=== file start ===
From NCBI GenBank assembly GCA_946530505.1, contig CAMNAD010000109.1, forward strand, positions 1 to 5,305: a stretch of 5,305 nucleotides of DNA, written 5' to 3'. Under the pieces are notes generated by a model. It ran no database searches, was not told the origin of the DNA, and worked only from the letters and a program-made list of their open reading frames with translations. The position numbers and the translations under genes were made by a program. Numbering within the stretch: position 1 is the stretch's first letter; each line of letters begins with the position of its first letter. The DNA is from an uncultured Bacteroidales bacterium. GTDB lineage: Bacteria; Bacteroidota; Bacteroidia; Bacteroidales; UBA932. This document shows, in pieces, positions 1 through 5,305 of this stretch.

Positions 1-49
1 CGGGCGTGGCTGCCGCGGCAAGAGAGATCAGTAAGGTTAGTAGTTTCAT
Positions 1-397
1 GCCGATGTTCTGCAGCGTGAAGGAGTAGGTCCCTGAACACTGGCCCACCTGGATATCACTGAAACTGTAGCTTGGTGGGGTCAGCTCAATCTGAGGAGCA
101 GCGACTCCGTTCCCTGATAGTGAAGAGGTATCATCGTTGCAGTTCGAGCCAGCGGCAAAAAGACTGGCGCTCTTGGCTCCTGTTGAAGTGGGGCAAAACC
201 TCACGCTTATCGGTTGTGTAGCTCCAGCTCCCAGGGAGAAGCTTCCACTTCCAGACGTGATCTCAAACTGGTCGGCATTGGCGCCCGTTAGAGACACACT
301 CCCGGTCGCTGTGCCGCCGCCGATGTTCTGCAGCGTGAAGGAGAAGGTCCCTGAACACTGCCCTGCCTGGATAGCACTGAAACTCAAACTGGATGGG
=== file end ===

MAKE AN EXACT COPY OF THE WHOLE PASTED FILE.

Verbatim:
From NCBI GenBank assembly GCA_946530505.1, contig CAMNAD010000109.1, forward strand, positions 1 to 5,305: a stretch of 5,305 nucleotides of DNA, written 5' to 3'. Under the pieces are notes generated by a model. It ran no database searches, was not told the origin of the DNA, and worked only from the letters and a program-made list of their open reading frames with translations. The position numbers and the translations under genes were made by a program. Numbering within the stretch: position 1 is the stretch's first letter; each line of letters begins with the position of its first letter. The DNA is from an uncultured Bacteroidales bacterium. GTDB lineage: Bacteria; Bacteroidota; Bacteroidia; Bacteroidales; UBA932. This document shows, in pieces, positions 1 through 5,305 of this stretch.

Positions 1-49
1 CGGGCGTGGCTGCCGCGGCAAGAGAGATCAGTAAGGTTAGTAGTTTCAT
Positions 1-397
1 GCCGATGTTCTGCAGCGTGAAGGAGTAGGTCCCTGAACACTGGCCCACCTGGATATCACTGAAACTGTAGCTTGGTGGGGTCAGCTCAATCTGAGGAGCA
101 GCGACTCCGTTCCCTGATAGTGAAGAGGTATCATCGTTGCAGTTCGAGCCAGCGGCAAAAAGACTGGCGCTCTTGGCTCCTGTTGAAGTGGGGCAAAACC
201 TCACGCTTATCGGTTGTGTAGCTCCAGCTCCCAGGGAGAAGCTTCCACTTCCAGACGTGATCTCAAACTGGTCGGCATTGGCGCCCGTTAGAGACACACT
301 CCCGGTCGCTGTGCCGCCGCCGATGTTCTGCAGCGTGAAGGAGAAGGTCCCTGAACACTGCCCTGCCTGGATAGCACTGAAACTCAAACTGGATGGG